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5 easy things to do for Your car maintenance this spring

Winter can be harsh on your vehicle. The cold, the snow, the ice, the salt, the sand – it all takes a toll on your car. 

Now, with the freezing months retreating, it’s the perfect time to get your car in tip-top shape for the spring and summer seasons with some basic maintenance. 

Proper maintenance can help you keep your car safe, avoid accidents, prolong its life by thousands of KMs, and maintain its value. Plus, it lets you catch and sort out small issues before they turn into big problems. 

As such, springtime maintenance is particularly important for anyone who makes a living by driving, especially if you’re driving your own car, as this will help you save money in the long run. 

Let’s take a closer look at 5 things you should do to get your car ready for the post-winter road.

1. Give your car a thorough wash

Early spring is the perfect time to give your car a good wash – it probably hasn’t seen one since before winter. Washing by hand is recommended as this allows you to explore every nook and cranny of your vehicle and spot any chipped paint, dings, or scratches which can quickly become breeding grounds for rust. If you find any – fix ’em up before they get out of hand! 

Make sure to pay extra attention to the lights and scrub away that layer of dirt that has formed over the winter. You’ll be surprised how much this can improve your visibility in the nighttime. 

And don’t forget about the most neglected surface of any car – the underbody. If possible, giving it a good spray down with a pressure washer will help get rid of all the winter salt and dirt before it starts eating away at your vehicle. 

2. Clean or replace your windshield wipers

Your windshield wipers have been fighting ice and fluctuating temperatures for months. Plus, having to wipe away that salt/sand and snow slush that the passing bus sprayed on your windshield also did them no good. 

So check your wiper blades – if they’re simply covered in dirt and grime, wiping them down with some warm soapy water will do the trick. However, if you see that they’re torn here and there, it’s best to replace them, before the spring showers catch you off guard.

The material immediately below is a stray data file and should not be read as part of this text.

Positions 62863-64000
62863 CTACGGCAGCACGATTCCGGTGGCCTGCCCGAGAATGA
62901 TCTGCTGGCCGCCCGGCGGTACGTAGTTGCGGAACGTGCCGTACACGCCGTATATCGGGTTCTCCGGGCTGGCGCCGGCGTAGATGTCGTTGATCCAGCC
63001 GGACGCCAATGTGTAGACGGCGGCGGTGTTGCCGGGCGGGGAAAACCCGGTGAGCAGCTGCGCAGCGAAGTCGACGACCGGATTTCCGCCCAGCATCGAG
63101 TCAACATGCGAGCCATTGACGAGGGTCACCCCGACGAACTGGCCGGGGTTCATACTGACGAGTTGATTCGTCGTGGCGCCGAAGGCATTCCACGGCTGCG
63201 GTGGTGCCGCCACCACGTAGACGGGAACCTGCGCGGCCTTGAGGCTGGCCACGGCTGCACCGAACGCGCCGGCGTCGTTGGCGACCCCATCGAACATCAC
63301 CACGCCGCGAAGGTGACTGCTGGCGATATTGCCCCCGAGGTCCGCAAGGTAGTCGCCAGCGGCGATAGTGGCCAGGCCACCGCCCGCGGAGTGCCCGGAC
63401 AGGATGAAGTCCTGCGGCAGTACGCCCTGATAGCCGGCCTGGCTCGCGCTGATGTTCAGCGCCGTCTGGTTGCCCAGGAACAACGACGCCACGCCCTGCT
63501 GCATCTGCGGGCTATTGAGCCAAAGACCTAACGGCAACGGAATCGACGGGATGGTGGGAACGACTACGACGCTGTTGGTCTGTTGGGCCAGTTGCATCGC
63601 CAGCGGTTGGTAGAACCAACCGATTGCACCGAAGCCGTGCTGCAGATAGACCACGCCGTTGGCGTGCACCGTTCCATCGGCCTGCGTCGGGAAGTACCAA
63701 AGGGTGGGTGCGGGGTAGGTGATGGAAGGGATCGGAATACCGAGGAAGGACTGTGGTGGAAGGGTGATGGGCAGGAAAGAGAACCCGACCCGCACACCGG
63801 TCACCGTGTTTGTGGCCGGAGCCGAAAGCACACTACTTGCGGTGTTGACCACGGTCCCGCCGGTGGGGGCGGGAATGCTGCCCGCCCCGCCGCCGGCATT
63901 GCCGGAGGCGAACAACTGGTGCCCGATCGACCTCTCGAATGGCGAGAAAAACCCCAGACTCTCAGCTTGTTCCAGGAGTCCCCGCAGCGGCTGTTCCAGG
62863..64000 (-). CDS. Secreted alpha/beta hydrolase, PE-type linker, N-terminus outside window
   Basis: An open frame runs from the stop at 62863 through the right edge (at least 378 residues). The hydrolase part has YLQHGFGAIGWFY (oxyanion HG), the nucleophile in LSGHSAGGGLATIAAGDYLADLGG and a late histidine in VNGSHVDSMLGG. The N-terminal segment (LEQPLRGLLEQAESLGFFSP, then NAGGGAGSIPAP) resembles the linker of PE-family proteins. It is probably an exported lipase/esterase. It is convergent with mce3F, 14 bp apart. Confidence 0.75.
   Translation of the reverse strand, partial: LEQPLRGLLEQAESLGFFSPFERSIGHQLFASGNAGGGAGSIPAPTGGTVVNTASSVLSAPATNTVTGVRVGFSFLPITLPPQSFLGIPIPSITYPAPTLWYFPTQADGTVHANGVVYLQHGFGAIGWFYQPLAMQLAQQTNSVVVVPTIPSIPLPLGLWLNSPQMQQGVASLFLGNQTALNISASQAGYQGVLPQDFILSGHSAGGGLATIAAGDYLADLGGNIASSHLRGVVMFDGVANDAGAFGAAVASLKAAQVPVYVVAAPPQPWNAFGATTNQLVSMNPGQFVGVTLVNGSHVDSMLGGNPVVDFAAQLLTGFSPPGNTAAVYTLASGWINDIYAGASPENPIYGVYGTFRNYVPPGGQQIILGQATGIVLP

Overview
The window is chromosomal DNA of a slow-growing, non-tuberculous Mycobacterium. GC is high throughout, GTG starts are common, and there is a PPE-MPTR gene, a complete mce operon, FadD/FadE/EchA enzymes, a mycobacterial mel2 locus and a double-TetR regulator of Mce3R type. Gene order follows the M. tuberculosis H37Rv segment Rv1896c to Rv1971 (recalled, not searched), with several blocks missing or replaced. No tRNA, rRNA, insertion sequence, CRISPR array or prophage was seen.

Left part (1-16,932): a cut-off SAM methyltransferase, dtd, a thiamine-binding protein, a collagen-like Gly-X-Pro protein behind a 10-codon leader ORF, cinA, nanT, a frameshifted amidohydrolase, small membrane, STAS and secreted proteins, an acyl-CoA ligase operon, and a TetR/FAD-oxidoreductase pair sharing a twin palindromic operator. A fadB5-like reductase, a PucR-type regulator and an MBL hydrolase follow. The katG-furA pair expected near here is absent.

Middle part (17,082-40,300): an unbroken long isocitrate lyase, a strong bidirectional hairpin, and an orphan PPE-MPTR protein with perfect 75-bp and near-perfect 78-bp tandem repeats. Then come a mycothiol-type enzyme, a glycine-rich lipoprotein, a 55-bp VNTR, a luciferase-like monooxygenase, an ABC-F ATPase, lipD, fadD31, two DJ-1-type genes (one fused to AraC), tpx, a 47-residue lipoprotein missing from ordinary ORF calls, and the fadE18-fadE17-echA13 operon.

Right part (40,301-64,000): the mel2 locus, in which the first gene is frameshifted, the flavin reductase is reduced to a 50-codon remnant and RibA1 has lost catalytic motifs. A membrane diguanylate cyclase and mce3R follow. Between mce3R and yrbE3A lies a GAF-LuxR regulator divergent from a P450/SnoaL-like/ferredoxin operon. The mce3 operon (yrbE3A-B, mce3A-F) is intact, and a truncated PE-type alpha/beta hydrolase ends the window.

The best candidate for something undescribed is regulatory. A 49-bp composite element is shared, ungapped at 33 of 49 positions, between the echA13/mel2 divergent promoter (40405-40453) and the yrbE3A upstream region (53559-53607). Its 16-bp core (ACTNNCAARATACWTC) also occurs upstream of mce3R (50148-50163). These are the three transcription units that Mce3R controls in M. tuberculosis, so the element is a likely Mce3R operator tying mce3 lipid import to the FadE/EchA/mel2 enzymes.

3. Check your tire pressure

Drastically changing temperatures can really mess with the tire pressure. It might not be time yet to return to summer tires, as the occasional below-freezing night can make for icy roads even well into April, so it’s essential to check your current tire pressure as the deep freeze retreats. 

Over-inflated and under-inflated tires can result in some grip issues on the road. So pop on over to the nearest gas station and make sure the tire pressure is fine. Don’t forget to check the spare tire as well! 

If you notice that your tires are getting worn-out, then it’s a perfect time to replace them.

4. Change the engine oil

Changing your oil doesn’t necessarily relate to seasonal shifts, but it’s something you should do regularly. The oil is what keeps your car’s engine running smoothly and, with time, the oil gets dirty and less effective. As such, refreshing the engine oil helps the car run better (lower fuel consumption) and the engine last longer. 

For older cars, it used to be the norm to do an oil change every 5,000km. Nowadays, an oil change every 10,000km is perfectly fine. For full-time ride-hailing drivers, this means at least twice-yearly oil changes. 

5. Test your car battery

The battery is definitely one of the more capricious parts of your car as any extreme temperatures can damage it. For instance, the winter means extra work for the car battery, as the cold slows its internal processes. 

In springtime, it’s key to do a battery check-up to make sure the battery isn’t on its deathbed, particularly if you’ve kept your vehicle outside overnight for most of the winter. If your car is taking longer to start than before, that’s the first sign that you need to test and perhaps replace your car battery. Otherwise, one day, it won’t start at all. 

Some other warning signs to keep a lookout for are weaker headlights and less responsive electronics. 

Conclusion

Most of these you can do yourself with basic tools, but it’s always a good idea to roll your car into the shop to get a professional check-up. Automotive fluids need the occasional change and things like breaks also suffer from wear-and-tear. For ride-hailing drivers, it’s absolutely essential to keep your main working tool in top condition and minimize its depreciation. 

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